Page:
Dieser Beitrag enthält Werbung – advertising.
It’s really annoying when you discover – mid of winter – that your home-made jams are running out of supply. (I admit that I didn’t produce such a lot of jam last year in spring & summer…) I decided to refill some of the jam jars… well: which jam to make?
In winter you may rely on any frozen fruits, but… When aiming at fresh fruits there are oranges & the whole of the citriculture… or you think of exotic fruit like pineapples!
I like pineapple jam!
…& I thought about spicing it up w/ fresh ginger to get a sharp spicy kick.
So I looked for my empty jam jars & cleaned them thoroughly – some more than calculated to be on the safe side.
So let’s start…
What do we need?
- fresh pineapple
- fresh ginger
- preserving sugar.
I bought 2 pineapples; each delivers about 400-500 g pulp after trimming & discarding any brownish parts. It should be really ripe pineapples.
When buying fresh ginger keep in mind that it’s always a little bit tricky to peel ginger because of its root-like form w/ many little bulbs – there will be more waste than you think.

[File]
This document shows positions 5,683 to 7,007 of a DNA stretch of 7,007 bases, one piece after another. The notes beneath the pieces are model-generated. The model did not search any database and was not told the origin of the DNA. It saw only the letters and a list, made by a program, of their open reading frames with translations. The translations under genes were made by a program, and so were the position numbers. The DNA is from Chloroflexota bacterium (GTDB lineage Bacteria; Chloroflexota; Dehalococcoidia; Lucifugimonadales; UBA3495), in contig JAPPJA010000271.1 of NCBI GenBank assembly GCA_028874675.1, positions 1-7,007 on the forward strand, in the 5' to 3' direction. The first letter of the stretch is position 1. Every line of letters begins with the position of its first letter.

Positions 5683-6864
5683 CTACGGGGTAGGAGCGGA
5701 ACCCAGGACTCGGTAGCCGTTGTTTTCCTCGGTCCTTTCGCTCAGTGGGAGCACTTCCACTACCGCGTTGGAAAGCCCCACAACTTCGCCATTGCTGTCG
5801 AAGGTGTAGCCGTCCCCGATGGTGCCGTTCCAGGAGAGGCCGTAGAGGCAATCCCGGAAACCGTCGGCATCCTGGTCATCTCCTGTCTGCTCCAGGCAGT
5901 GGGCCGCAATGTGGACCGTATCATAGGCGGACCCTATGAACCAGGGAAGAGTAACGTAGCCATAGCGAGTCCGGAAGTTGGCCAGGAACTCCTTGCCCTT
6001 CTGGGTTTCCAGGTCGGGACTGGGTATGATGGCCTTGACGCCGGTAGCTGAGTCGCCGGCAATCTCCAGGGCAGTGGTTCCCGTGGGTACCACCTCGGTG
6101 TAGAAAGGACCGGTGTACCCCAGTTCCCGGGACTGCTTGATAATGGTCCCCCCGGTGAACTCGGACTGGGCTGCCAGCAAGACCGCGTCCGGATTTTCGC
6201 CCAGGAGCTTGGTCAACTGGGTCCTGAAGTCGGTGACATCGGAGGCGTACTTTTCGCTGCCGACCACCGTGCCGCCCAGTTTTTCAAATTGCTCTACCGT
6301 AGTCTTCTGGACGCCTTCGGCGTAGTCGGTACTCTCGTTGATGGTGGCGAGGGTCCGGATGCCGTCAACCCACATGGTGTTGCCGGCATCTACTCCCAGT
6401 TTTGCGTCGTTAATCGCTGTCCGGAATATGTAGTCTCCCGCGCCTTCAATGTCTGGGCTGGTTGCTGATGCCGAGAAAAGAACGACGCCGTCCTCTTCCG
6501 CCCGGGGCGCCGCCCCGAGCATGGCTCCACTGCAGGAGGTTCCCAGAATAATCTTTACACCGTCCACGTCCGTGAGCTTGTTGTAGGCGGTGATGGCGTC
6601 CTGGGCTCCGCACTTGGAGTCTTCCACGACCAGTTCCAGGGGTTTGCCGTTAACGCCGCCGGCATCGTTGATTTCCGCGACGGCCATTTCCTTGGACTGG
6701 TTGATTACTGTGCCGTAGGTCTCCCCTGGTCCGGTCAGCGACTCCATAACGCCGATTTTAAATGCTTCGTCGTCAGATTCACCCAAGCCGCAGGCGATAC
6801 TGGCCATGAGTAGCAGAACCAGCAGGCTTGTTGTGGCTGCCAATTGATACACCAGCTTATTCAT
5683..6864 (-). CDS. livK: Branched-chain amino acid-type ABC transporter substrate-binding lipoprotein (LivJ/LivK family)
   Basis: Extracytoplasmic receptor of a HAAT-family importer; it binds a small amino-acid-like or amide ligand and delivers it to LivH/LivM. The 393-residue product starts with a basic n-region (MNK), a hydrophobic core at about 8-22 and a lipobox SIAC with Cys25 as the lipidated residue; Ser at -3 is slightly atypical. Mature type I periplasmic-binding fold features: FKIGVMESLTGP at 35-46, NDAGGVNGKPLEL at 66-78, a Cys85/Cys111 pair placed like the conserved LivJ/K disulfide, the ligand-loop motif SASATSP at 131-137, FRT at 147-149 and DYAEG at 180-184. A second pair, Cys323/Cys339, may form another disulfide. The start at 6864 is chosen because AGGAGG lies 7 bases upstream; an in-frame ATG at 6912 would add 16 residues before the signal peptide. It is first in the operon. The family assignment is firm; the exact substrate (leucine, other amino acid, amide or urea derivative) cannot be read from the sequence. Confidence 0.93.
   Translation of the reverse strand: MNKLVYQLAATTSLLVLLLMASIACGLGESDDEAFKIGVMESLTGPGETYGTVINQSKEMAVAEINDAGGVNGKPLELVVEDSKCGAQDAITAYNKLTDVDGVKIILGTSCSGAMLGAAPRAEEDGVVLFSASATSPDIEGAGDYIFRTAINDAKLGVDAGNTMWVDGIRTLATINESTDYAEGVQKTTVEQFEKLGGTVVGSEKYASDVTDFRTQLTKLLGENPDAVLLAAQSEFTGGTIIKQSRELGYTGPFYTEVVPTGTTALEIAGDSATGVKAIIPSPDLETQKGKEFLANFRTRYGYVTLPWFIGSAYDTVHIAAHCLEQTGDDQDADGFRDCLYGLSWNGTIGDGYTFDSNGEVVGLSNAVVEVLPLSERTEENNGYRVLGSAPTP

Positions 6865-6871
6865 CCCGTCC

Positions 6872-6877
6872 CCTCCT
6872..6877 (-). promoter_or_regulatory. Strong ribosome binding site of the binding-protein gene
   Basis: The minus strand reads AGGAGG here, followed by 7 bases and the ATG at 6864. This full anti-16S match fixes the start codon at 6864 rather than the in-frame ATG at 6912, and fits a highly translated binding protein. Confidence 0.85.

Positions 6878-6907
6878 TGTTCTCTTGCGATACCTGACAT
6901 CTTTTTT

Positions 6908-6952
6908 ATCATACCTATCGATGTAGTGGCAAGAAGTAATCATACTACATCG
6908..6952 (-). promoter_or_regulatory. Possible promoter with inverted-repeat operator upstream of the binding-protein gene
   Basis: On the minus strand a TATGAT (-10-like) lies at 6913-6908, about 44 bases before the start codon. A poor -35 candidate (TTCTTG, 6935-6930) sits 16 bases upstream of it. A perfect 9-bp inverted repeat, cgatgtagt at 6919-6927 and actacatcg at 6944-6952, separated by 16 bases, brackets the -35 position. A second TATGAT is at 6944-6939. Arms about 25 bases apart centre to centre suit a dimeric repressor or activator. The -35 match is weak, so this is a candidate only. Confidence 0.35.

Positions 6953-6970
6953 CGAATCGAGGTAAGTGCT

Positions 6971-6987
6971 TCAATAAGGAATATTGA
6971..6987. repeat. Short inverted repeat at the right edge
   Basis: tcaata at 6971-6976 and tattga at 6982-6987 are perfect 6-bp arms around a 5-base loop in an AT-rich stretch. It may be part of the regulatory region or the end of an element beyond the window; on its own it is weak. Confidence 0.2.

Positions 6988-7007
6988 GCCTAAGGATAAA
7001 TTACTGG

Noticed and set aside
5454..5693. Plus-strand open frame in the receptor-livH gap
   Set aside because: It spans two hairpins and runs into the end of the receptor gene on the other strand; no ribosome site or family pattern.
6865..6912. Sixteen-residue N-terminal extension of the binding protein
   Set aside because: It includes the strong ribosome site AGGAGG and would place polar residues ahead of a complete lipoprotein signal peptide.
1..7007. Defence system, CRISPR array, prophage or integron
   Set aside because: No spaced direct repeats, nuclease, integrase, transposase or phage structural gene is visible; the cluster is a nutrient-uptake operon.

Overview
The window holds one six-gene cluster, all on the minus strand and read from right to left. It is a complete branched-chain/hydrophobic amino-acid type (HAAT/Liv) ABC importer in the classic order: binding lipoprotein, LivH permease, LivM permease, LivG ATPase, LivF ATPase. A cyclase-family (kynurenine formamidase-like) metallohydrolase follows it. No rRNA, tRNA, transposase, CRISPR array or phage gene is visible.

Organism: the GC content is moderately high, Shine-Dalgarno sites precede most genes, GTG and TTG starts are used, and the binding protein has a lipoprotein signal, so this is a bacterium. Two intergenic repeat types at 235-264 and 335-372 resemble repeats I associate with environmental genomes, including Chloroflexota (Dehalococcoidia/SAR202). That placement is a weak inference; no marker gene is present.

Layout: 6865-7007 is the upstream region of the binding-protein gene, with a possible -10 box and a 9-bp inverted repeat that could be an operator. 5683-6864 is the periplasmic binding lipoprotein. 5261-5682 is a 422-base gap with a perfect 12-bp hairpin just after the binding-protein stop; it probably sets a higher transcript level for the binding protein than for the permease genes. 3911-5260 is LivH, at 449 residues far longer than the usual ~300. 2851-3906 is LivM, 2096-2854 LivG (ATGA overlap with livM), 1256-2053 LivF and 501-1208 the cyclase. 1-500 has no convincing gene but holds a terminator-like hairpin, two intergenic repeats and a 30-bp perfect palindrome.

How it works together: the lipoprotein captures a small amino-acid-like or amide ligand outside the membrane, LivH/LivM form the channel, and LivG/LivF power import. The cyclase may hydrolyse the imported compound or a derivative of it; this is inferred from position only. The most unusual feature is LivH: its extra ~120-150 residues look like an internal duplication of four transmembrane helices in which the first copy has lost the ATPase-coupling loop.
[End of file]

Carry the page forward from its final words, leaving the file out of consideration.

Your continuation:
Instead of limoncello you may also use fresh lemon juice – I opted for limoncello because of a little rest in the bottle (i. e. cleaning up leftovers!).
Preserving sugar (type 2:1) means half of the sugar of the classic approach. If you like it somewhat sweeter just take the type 1:1 preserving sugar.
We start w/ trimming the fruit & weighing out exactly 1000 g altogether.
Afterwards we chop the pineapple & the ginger.
We blend everything in our blender… in several batches. If you like some pineapple pieces in your jam just put some tablespoons of the chopped pineapple aside.
All marches in a big pot together w/ the sugar & we bring it to a boil. The pot should be rather big because the mess starts bubbling & foaming.
The yellow mess hast to boil for about 4-5 min. Pls consult the preserving sugar packet for the minimum time!
As soon as ready spoon the yellow mess into the prepare jam jars, close the screw top & turn upside down.
Only 5 jam jars made it… The blending reduced the volume.
My jam turned out to be rather spicy! Especially when eating a teaspoon full of jam for the sake of testing. When distributed thinly on a buttered toast or fresh baguette it was less spicy – simply delicious!
The businesswoman w/ too many office hours thinks
I noticed that it takes more time to make pineapple jam than e. g. strawberry jam because you need to trim & chop the pineapple… not to mention the ginger at all.
Nevertheless I like the spicy touch of this special jam.
…& you may also add a generous spoon of jam to plain white yoghurt – it’s delicious!